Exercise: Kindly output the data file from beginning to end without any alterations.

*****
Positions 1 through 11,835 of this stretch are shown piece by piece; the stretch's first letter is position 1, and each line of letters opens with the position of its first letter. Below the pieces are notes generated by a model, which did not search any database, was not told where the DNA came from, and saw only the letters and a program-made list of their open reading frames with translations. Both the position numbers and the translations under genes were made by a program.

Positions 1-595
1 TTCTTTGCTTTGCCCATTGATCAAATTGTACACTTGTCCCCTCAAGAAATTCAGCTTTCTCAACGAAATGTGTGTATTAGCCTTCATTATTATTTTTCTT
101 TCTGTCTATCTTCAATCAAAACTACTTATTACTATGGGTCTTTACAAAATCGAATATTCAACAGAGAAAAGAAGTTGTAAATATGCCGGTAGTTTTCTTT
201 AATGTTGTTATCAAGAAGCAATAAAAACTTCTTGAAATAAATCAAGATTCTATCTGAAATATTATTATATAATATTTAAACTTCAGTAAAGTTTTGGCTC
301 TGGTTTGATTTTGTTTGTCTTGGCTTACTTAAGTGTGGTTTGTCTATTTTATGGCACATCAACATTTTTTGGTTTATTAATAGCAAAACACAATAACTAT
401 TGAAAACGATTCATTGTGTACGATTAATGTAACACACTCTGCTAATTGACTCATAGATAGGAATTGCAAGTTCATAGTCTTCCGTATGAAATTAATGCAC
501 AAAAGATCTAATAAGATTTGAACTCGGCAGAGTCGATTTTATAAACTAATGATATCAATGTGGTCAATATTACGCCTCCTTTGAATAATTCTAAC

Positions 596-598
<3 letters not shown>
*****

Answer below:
Positions 1 through 11,835 of this stretch are shown piece by piece; the stretch's first letter is position 1, and each line of letters opens with the position of its first letter. Below the pieces are notes generated by a model, which did not search any database, was not told where the DNA came from, and saw only the letters and a program-made list of their open reading frames with translations. Both the position numbers and the translations under genes were made by a program.

Positions 1-595
1 TTCTTTGCTTTGCCCATTGATCAAATTGTACACTTGTCCCCTCAAGAAATTCAGCTTTCTCAACGAAATGTGTGTATTAGCCTTCATTATTATTTTTCTT
101 TCTGTCTATCTTCAATCAAAACTACTTATTACTATGGGTCTTTACAAAATCGAATATTCAACAGAGAAAAGAAGTTGTAAATATGCCGGTAGTTTTCTTT
201 AATGTTGTTATCAAGAAGCAATAAAAACTTCTTGAAATAAATCAAGATTCTATCTGAAATATTATTATATAATATTTAAACTTCAGTAAAGTTTTGGCTC
301 TGGTTTGATTTTGTTTGTCTTGGCTTACTTAAGTGTGGTTTGTCTATTTTATGGCACATCAACATTTTTTGGTTTATTAATAGCAAAACACAATAACTAT
401 TGAAAACGATTCATTGTGTACGATTAATGTAACACACTCTGCTAATTGACTCATAGATAGGAATTGCAAGTTCATAGTCTTCCGTATGAAATTAATGCAC
501 AAAAGATCTAATAAGATTTGAACTCGGCAGAGTCGATTTTATAAACTAATGATATCAATGTGGTCAATATTACGCCTCCTTTGAATAATTCTAAC

Positions 596-598
<3 letters not shown>